Financial support and sponsorship
Our research is supported by Intramural Research Program of the National Eye Institute (EY000546).
Conflicts of interest
There are no conflicts of interest.
| References|| |
Leslie RD, Pyke DA. Diabetic retinopathy in identical twins. Diabetes 1982;31:19-21.
Clustering of long-term complications in families with diabetes in the diabetes control and complications trial. The Diabetes Control and Complications Trial Research Group. Diabetes 1997;46:1829-39.
Omar AF, Silva PS, Sun JK. Genetics of diabetic retinopathy. Semin Ophthalmol 2013;28:337-46.
Liew G, Klein R, Wong TY. The role of genetics in susceptibility to diabetic retinopathy. Int Ophthalmol Clin 2009;49:35-52.
Forsblom CM, Kanninen T, Lehtovirta M, Saloranta C, Groop LC. Heritability of albumin excretion rate in families of patients with type II diabetes. Diabetologia 1999;42:1359-66.
Fogarty DG, Rich SS, Hanna L, Warram JH, Krolewski AS. Urinary albumin excretion in families with type 2 diabetes is heritable and genetically correlated to blood pressure. Kidney Int 2000;57:250-7.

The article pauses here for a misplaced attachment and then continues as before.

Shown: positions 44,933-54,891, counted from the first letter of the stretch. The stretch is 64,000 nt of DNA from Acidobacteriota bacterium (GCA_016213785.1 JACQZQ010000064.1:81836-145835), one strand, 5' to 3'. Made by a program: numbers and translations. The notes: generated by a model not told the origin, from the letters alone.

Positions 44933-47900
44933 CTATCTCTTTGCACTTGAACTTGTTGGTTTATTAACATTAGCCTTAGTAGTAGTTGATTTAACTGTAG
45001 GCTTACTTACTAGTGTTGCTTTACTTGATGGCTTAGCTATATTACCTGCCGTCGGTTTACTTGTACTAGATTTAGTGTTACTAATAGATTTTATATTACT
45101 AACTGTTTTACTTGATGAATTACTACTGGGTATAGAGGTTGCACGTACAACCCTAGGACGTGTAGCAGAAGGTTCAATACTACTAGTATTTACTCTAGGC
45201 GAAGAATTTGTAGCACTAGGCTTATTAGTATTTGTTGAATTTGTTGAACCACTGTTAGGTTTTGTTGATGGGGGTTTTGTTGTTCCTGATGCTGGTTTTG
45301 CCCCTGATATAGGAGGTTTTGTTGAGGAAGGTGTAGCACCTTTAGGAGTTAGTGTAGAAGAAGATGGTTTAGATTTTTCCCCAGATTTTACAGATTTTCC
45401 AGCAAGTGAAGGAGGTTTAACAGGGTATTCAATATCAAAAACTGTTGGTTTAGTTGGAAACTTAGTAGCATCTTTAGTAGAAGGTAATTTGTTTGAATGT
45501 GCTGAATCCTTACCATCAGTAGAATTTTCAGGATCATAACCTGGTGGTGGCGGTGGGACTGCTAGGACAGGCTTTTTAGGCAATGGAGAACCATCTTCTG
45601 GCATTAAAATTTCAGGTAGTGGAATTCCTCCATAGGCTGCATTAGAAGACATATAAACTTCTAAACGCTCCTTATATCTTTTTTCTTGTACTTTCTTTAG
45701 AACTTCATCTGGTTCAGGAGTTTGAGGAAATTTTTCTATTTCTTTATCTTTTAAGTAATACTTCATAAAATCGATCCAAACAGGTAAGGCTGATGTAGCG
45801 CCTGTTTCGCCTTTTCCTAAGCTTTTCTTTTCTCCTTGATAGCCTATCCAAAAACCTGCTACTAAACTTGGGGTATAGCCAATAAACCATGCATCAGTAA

Langefeld CD, Beck SR, Bowden DW, Rich SS, Wagenknecht LE, Freedman BI. Heritability of GFR and albuminuria in Caucasians with type 2 diabetes mellitus. Am J Kidney Dis 2004;43:796-800.
Klein RJ, Zeiss C, Chew EY, Tsai JY, Sackler RS, Haynes C, et al.
Complement factor H polymorphism in age-related macular degeneration. Science 2005;308:385-9.
Burdon KP, Macgregor S, Hewitt AW, Sharma S, Chidlow G, Mills RA, et al.
Genome-wide association study identifies susceptibility loci for open angle glaucoma at TMCO1 and CDKN2B-AS1. Nat Genet 2011;43:574-8.
Solouki AM, Verhoeven VJ, van Duijn CM, Verkerk AJ, Ikram MK, Hysi PG, et al.
A genome-wide association study identifies a susceptibility locus for refractive errors and myopia at 15q14. Nat Genet 2010;42:897-901.
1000 Genomes Project Consortium, Auton A, Brooks LD, Durbin RM, Garrison EP, Kang HM, et al.
A global reference for human genetic variation. Nature 2015;526:68-74.
Nentwich MM, Ulbig MW. Diabetic retinopathy – Ocular complications of diabetes mellitus. World J Diabetes 2015;6:489-99.